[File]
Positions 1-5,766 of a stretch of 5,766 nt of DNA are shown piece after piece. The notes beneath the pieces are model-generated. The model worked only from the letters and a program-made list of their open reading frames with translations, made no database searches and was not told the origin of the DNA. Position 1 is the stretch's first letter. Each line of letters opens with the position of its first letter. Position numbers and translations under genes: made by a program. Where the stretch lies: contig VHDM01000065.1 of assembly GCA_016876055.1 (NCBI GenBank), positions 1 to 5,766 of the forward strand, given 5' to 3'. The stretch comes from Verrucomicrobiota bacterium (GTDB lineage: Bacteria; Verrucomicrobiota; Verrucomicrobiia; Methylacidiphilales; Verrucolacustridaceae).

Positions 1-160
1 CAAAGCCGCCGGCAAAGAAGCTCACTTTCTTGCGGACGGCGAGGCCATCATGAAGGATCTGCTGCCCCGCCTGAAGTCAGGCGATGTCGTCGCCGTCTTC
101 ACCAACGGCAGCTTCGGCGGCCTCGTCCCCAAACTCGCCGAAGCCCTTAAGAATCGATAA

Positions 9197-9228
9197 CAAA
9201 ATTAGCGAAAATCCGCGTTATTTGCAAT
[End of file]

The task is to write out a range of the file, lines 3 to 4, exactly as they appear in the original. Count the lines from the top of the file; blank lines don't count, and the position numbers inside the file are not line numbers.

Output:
1 CAAAGCCGCCGGCAAAGAAGCTCACTTTCTTGCGGACGGCGAGGCCATCATGAAGGATCTGCTGCCCCGCCTGAAGTCAGGCGATGTCGTCGCCGTCTTC
101 ACCAACGGCAGCTTCGGCGGCCTCGTCCCCAAACTCGCCGAAGCCCTTAAGAATCGATAA